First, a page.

Riding The Wave News Summary #68
US Regulator 'Improperly' Pushing Banks to Avoid Serving Crypto Companies, Lawmaker Says, Genesis Cuts 20% of Staff, CEO Michael Moro Out, & more
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The Federal Deposit Insurance Corporation (FDIC) may be leaning on banks to prevent them from providing services to cryptocurrency companies, U.S. Sen. Pat Toomey (R-Pa.) said Tuesday, citing communications he had received.
In a letter directed to Acting FDIC Director Martin Gruenberg, Toomey wrote that he had heard from "affected parties" and whistleblower communications that claimed the federal bank regulator had tried to "deter banks from doing business with lawful cryptocurrency-related companies," even though providing services to these companies is not illegal. Toomey asked the regulator to confirm whether any FDIC official had indeed asked banks to not do business with crypto firms, and if so, to explain why.
"According to whistleblower communications that we have corroborated, personnel in the FDIC’s Washington, D.C., headquarters are urging FDIC regional offices to send letters to multiple banks requesting that they refrain from expanding relationships with crypto-related companies, without providing any legal basis for sending such letters," Toomey wrote.
FDIC officials also allegedly directed a regional branch to "downgrade" the classification of a loan made by a bank to a crypto company, which Toomey called "highly atypical."
In April, the FDIC published an open letter addressed to any banks or other institutions it oversees, directing them to contact the FDIC before it engages in "a crypto-related activity." The regulator said it would assess the information provided by the bank to check for "safety and soundness," and provide feedback if needed.
The letter is similar to one published by the Federal Reserve this week, which also directs banks under its supervision to contact the central bank prior to engaging in crypto activities.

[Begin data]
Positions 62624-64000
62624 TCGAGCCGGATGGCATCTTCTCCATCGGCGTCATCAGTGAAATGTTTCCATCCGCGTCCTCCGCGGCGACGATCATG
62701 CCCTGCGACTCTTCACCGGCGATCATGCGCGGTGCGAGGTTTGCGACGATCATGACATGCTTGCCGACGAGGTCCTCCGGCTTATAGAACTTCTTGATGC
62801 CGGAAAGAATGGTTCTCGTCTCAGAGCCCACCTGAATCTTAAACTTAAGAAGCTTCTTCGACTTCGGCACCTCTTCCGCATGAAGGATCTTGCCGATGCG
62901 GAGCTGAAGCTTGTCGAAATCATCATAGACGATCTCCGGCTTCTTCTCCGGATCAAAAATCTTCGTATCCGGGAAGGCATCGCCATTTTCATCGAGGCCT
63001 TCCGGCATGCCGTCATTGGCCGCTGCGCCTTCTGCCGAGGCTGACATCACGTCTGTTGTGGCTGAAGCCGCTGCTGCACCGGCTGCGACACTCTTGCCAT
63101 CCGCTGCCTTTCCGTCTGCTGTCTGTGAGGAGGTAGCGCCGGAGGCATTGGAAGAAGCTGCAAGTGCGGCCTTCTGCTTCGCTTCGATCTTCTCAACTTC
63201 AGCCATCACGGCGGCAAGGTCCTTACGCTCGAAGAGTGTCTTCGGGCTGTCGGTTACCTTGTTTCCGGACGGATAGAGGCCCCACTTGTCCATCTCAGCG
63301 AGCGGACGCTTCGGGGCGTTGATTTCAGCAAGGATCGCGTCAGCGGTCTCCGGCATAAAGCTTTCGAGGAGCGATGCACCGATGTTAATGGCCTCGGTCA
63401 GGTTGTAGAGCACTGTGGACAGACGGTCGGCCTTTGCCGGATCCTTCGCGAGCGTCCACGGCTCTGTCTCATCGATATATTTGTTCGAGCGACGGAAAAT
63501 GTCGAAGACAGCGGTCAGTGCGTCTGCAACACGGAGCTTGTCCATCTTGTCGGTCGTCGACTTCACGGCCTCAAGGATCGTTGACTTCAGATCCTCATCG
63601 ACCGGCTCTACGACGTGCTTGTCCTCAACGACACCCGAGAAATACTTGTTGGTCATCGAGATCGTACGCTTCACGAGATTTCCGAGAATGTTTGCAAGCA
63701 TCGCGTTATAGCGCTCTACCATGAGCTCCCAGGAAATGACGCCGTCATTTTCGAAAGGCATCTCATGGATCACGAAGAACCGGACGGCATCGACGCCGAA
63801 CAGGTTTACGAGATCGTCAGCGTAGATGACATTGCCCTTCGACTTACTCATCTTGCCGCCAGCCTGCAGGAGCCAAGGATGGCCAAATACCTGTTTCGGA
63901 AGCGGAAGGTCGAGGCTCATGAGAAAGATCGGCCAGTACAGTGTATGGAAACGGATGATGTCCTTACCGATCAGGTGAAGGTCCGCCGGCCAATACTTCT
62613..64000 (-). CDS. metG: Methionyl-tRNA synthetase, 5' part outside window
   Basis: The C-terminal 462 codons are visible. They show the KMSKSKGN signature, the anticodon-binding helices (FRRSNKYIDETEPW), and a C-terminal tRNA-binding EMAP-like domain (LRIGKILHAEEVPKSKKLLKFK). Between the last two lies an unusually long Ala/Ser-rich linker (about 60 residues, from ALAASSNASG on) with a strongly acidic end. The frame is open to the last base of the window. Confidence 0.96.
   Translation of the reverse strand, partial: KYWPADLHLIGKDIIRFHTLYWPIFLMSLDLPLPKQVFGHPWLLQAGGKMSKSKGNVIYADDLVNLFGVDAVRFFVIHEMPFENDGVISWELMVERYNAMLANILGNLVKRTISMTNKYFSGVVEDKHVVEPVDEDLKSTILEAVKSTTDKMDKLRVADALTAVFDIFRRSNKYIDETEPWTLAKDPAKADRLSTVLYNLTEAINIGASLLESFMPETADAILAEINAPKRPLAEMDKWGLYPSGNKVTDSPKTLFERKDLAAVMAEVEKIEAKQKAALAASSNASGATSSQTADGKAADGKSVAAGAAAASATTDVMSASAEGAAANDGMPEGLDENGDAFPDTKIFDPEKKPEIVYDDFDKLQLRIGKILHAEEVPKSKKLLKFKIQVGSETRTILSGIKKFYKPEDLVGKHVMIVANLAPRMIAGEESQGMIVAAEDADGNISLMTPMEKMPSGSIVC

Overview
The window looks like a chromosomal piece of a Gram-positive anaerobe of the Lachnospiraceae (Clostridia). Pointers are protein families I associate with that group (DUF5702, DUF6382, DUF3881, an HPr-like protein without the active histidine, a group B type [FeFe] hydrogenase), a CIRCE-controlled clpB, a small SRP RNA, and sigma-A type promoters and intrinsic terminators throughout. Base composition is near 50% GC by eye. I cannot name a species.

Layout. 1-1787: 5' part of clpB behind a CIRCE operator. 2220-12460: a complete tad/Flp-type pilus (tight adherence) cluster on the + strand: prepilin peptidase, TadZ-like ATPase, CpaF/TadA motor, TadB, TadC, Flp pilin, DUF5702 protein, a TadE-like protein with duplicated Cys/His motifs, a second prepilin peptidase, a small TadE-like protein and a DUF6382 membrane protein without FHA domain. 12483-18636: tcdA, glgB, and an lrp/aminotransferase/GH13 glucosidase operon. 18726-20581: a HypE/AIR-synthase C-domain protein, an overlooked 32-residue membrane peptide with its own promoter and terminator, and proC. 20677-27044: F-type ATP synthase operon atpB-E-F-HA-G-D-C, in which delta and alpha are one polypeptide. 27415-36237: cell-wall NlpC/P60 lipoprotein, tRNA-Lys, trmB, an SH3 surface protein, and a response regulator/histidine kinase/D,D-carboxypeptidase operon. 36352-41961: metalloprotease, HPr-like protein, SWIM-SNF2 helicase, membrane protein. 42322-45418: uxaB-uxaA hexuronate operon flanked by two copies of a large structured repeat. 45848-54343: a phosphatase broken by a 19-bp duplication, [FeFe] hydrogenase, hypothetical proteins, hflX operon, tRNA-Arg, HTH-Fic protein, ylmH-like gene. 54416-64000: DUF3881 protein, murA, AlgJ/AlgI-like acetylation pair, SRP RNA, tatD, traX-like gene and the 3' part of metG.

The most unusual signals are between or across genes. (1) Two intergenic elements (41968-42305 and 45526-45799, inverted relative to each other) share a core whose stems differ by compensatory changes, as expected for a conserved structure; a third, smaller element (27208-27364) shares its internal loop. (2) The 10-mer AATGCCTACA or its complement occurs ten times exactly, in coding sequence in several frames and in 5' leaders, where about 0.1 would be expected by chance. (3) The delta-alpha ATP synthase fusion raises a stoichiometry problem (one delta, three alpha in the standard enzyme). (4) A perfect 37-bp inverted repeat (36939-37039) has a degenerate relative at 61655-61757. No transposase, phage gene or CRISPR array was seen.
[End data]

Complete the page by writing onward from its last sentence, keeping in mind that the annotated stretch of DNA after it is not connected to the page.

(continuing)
This situation isn’t extremely surprising given the current state of crypto. During bear markets, crypto critics tend to come back with a vengeance as they are often ignored during bull runs due to all of the excitement. It also doesn’t help that many crypto companies are facing bankruptcy due to being over-extended or other financial instability.
Crypto broker Genesis Trading announced that the firm’s CEO Michael Moro will be immediately stepping down from his role.
Derar Islim, Genesis’ chief operating officer, will take over as interim CEO while the firm is seeking a permanent replacement.
The firm will also cut 20% of its 260-person workforce to reduce costs, per Bloomberg.
The leadership reshuffle also saw Genesis hire several key executives, who, as the company hopes, will “further strengthen its governance and position the firm for the future.”
Chief financial officer Alice Chan and chief legal officer Arianna Pretto-Sakmann join the expanded leadership team “focused on strengthening the company’s overall risk management.”
Companies that provide purely crypto-related services are clearly still taking a beating until the market turns around, it’s unlikely we will see hiring outside of finance and legal roles. Finance and legal are the exceptions, as these companies are now on the defensive and will use these roles to protect them from the bear market criticisms that follow the bull market euphoria.
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